So one is not necessarily better than the other. It just depends on the type of music your playing.

Is it better to learn on electric guitar or acoustic guitar?

You’ll notice I talk a lot about recognizing your learning goals. Part of what I mean by this is identifying the types of music you would want to be able to play.

If you are more into just being able to strum out a song and maybe even fingerpick a little bit, then you probably want to consider learning on acoustic first. However, if you want to learn how to solo and “rock-out,” then you probably want to go with an electric guitar.

Another consideration is that you might find it cheaper to learn on acoustic guitar first because all you need to buy to learn acoustic guitar is just the guitar and tuner. If you buy an electric guitar, you need to consider buying not only the guitar, but an amp, cables, effects, etc. This can all really add up.

How much is learning guitar going to cost me?

Playing guitar is not necessarily a cheap hobby but it doesn’t need to be a very expensive one either. Usually, the initial investment is a bit intimidating because you have to consider buying a guitar, accessories, and then your source of instruction.

The investment is usually worthwhile though. Even if you end up deciding guitar is not for you, if you’ve made a decent investment and have taken care of your guitar and equipment, you can always sell it and get some of your money back. It’s interesting… one of my acoustic guitars is worth more now than when I bought it 10 years ago.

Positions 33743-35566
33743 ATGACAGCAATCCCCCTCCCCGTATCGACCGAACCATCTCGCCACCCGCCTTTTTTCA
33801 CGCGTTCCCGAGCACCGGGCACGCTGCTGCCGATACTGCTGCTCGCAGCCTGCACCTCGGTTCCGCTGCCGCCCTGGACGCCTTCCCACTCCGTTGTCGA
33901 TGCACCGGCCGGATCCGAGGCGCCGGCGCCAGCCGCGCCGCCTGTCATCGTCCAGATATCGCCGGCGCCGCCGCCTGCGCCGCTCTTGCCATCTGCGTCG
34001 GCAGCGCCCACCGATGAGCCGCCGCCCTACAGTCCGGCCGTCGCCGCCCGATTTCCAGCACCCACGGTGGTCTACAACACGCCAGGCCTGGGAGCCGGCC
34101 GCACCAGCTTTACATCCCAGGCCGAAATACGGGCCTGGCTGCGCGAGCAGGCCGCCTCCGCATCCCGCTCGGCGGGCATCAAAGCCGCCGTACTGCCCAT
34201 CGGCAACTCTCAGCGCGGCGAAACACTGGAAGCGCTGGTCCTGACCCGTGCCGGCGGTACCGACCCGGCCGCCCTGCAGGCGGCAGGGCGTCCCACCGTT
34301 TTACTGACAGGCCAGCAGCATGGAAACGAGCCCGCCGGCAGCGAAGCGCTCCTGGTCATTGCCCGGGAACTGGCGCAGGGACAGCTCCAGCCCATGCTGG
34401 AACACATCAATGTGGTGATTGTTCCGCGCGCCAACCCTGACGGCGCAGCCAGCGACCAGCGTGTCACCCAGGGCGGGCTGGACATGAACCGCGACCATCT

If you’re looking to buy an acoustic guitar, you want to check out our guide on buying your first acoustic guitar.

If you’re still hesitant towards buying a guitar, you might want to see if you can borrow somebody’s guitar so you can learn how to play. Borrowing a friend’s guitar is nice because it gives you a chance to figure out if playing guitar is something you’d enjoy. Chances are you know someone who might be willing to lend you theirs.

Are you thinking about learning guitar? What questions do you have?

Go ahead and post them below to add to this list of questions!

About Brett McQueen

Brett McQueen is a musician, songwriter, and the founder and editor of Guitar Friendly and Ukulele Tricks. Learn more about him here and follow him on Twitter at @GuitarFriendly.